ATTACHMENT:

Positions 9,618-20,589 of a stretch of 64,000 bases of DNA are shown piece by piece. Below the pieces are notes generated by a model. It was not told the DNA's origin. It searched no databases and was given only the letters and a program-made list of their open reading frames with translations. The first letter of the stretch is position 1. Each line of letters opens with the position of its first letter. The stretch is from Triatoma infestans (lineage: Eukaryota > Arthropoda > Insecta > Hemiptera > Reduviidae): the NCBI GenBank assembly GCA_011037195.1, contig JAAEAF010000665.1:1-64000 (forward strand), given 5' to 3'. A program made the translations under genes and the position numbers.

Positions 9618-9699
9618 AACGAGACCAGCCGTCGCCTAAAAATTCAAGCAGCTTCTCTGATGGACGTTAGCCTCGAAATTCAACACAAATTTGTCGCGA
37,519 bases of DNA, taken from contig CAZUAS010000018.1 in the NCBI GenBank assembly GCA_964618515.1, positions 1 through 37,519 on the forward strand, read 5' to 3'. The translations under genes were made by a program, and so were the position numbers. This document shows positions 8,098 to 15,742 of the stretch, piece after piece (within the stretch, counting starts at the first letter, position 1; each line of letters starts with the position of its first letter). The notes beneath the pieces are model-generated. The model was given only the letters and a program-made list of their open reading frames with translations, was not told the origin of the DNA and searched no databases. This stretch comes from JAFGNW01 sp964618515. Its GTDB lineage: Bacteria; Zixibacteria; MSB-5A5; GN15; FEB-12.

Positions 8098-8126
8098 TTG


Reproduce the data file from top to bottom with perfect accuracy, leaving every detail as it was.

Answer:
Positions 9,618-20,589 of a stretch of 64,000 bases of DNA are shown piece by piece. Below the pieces are notes generated by a model. It was not told the DNA's origin. It searched no databases and was given only the letters and a program-made list of their open reading frames with translations. The first letter of the stretch is position 1. Each line of letters opens with the position of its first letter. The stretch is from Triatoma infestans (lineage: Eukaryota > Arthropoda > Insecta > Hemiptera > Reduviidae): the NCBI GenBank assembly GCA_011037195.1, contig JAAEAF010000665.1:1-64000 (forward strand), given 5' to 3'. A program made the translations under genes and the position numbers.

Positions 9618-9699
9618 AACGAGACCAGCCGTCGCCTAAAAATTCAAGCAGCTTCTCTGATGGACGTTAGCCTCGAAATTCAACACAAATTTGTCGCGA
37,519 bases of DNA, taken from contig CAZUAS010000018.1 in the NCBI GenBank assembly GCA_964618515.1, positions 1 through 37,519 on the forward strand, read 5' to 3'. The translations under genes were made by a program, and so were the position numbers. This document shows positions 8,098 to 15,742 of the stretch, piece after piece (within the stretch, counting starts at the first letter, position 1; each line of letters starts with the position of its first letter). The notes beneath the pieces are model-generated. The model was given only the letters and a program-made list of their open reading frames with translations, was not told the origin of the DNA and searched no databases. This stretch comes from JAFGNW01 sp964618515. Its GTDB lineage: Bacteria; Zixibacteria; MSB-5A5; GN15; FEB-12.

Positions 8098-8126
8098 TTG